Dennis Coleman, an international geologist and expert on tracking underground migration, says more data must be collected before anyone can say for sure that drilling contaminants have made their way to water or that fracking is to blame. But Coleman also says there's no reason to think it can't happen. Coleman's Illinois-based company, Isotech Laboratories, has both the government and the oil and gas industry as clients. He says he has seen methane gas seep underground for more than seven miles from its source. If methane can seep, the theory goes, so can fracking fluids. It's just that the theory remains unproven.
"This is a field where there is almost no research," says Thyne, the geologist and consultant. He's found methane and drilling wastewater in dozens of water samples, including from domestic wells, in Colorado and thinks it could have traveled through underground fractures. "It is very much an emerging problem."
Meeks says that when he was working on gas-well drilling rigs, there was often confusion among workers and engineers about the conditions underground; no one was sure where all the fluid and cement went. Well-cementing and construction techniques provide the first line of defense against water contamination, but he knew from experience that proper techniques were not always used. Even when they were, the outcome was unpredictable, in part because the rock bands deep underground were inconsistent.
"It is common knowledge that the lower layers are full of irregularities," says Patrick Jacobson, a Wyoming gas-rig worker who manages drilling-fluid pumps. The concrete can crack as it dries and expands, Jacobson says, or it can slip into cavities in the rock eroded by drilling fluids or into large natural gaps or cracks and never end up filling the well annulus -- the space immediately around the drilling pipe -- at all. Although fracking is not supposed to occur until the cement is hardened and its integrity is confirmed, rig workers often rush on to the next stage. "I think anybody who works in the oilfields, if they tell you the truth, would tell you the same thing," Jacobson says.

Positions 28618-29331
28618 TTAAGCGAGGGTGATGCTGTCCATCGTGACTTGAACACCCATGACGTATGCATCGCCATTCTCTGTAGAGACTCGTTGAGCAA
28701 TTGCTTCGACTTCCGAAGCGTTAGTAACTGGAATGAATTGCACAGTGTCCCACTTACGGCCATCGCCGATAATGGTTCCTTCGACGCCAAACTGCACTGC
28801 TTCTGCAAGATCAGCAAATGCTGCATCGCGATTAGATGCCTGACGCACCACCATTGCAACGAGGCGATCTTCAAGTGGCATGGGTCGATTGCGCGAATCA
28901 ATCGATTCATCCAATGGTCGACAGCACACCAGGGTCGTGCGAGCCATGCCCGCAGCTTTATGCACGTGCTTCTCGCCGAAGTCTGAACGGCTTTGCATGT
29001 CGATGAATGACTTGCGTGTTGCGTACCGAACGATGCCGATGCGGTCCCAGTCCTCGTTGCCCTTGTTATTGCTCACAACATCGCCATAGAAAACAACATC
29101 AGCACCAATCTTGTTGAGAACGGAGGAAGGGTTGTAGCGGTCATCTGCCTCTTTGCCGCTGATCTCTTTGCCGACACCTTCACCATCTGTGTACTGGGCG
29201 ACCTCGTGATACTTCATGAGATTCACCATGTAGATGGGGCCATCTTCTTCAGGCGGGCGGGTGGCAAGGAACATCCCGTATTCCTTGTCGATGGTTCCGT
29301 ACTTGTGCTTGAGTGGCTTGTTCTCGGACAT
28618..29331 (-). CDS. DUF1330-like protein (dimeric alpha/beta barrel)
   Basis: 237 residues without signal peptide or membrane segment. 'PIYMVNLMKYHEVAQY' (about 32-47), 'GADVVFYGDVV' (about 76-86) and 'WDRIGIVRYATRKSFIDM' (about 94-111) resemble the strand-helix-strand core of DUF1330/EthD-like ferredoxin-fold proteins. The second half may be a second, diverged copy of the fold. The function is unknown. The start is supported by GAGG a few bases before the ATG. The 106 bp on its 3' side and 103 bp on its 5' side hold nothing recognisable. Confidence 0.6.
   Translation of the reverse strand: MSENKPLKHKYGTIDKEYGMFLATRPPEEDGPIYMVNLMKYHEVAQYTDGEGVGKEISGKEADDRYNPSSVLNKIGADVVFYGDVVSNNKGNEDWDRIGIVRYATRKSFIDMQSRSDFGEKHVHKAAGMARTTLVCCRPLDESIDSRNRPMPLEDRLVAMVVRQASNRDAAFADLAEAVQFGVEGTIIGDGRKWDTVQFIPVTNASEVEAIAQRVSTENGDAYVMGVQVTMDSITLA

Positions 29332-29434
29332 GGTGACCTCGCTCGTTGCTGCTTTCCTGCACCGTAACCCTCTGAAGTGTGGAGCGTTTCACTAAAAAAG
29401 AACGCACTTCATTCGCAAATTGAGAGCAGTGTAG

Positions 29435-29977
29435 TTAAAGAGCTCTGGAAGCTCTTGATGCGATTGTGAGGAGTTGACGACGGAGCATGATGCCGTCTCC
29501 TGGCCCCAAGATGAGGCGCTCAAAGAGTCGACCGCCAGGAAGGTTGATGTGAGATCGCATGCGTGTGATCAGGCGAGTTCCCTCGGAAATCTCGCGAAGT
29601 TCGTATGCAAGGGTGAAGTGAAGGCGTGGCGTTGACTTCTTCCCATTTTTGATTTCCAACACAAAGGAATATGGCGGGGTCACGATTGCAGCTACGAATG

Mike Paque is director of the Ground Water Protection Council, an Oklahoma-based group composed of state oil and gas regulators, which has evaluated complaints of groundwater contamination near drilling. He says, "In almost all those cases where there was any indication that there were problems, it's been tagged back to poor casing (the steel liner inside a well) and cementing."
To the industry, that's evidence that fracking isn't a problem. The Energy in Depth website says that "well construction or cementing standards" are "orders of magnitude more relevant and important to the protection of drinking water than (fracking). But it's not as easy to demagogue those things."
Blaming casing and cementing without acknowledging how fracking affects them, however, oversimplifies the issue, according to EPA scientists. A cement job, for example, might seem fine until the force of fracking exploits a crack in it. But when that happens, groups like Energy in Depth tend to dismiss the entire episode as a cement problem. "You can certainly characterize fracturing as an event that happens on a Tuesday," says Nathan Wiser, an EPA fracturing expert. "It's a singular event in that well's life. But it can expose other weaknesses, and through the extra pressure that is exerted on the well at that time, it sort of shakes loose that problem."